Whatever else they are, works of art are intentional human products. Our responses to such works are understandings and interpretations. That the works are or may be physical objects, cultural symptoms, or commodities and that audiences may be shocked, sexually excited, or politically instructed are irrelevant to the cognitive poles of intention and interpretation; these make art philosophically significant and differentiate it from that which has no meaning, despite possible similarities in apparent structure or emotional effect. Cognitivist theories of art usually tend to focus rather exclusively on just one of the two poles which characterize art so conceived - the artist's intention or the interpretation given by audience or critics. Philosophers with idealistic commitments have often argued, as do Croce and Collingwood, that the artist's experience, understood as a unique expression, is not merely the meaning of the work of art, but the work itself. New Critics object to any reference to the artist's intentions as tending to distort the sense of "the text itself." The structure of disputes in aesthetics, to a large extent, consists either of conflicts within these tendencies or between them. So intentionalists may very well disagree as to whether intentions are general or unique, conscious or unconscious. Those who reject intentionalism but retain a cognitive conception of interpretation may disagree as to the proper criteria of interpretation and the degree to which a work admits multiple significations. These family quarrels can sometimes be shelved for polemics against the "intentional fallacy" or for charges that a work sundered from its author's intention must be radically ambiguous. Such disputes can lead to rather extreme and uncomfortable claims. One such extreme holds that the meaning of a work is simply identical with the author's intention, the audience's role being simply to identify themselves with the artist's thought. The complement of this view is that which takes as paradigms of art those independently existing works which encourage us to discover a multiplicity of meanings, interpretations, and possibilities. The choice between individual solitary expression or a celebration of ambiguities is not a happy one.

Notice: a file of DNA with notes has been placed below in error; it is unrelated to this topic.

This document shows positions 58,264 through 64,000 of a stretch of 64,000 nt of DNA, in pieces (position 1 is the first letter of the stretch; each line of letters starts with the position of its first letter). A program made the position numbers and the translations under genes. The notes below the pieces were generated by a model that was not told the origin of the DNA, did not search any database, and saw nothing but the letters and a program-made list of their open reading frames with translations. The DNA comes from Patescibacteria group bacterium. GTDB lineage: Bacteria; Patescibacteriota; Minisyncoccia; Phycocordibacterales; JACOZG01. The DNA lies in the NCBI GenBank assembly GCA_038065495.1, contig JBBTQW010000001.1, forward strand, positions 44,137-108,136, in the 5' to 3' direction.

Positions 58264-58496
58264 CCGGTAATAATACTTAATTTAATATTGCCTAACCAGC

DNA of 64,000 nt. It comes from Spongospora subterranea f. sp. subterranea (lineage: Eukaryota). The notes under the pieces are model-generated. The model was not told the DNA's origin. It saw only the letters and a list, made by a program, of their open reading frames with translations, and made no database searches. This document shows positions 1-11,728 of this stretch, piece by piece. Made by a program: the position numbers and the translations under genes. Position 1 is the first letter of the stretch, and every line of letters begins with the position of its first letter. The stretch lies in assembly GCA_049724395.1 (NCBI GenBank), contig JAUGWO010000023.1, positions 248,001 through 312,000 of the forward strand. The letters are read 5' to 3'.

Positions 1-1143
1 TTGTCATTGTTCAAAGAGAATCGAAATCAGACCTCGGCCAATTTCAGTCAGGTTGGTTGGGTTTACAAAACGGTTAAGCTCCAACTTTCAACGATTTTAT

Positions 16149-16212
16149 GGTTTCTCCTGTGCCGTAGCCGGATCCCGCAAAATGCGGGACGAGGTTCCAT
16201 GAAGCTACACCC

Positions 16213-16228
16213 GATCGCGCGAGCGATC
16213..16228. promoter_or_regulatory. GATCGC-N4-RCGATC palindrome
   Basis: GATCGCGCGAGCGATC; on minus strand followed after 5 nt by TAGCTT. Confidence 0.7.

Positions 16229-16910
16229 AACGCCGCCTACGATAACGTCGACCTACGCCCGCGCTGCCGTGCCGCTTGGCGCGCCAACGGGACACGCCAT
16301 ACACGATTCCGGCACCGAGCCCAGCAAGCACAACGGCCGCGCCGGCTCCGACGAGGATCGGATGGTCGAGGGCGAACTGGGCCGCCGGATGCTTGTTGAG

Copyright © 1976 The American Society of Aesthetics. This article first appeared in The Journal of Aesthetics and Art Criticism 35, no. 1 (Fall 1976): 23-35. doi:10.2307/430842.
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Shapiro, Gary. "Hegel's Dialectic of Artistic Meaning." The Journal of Aesthetics and Art Criticism 35, no. 1 (Fall 1976): 23-35. doi:10.2307/430842.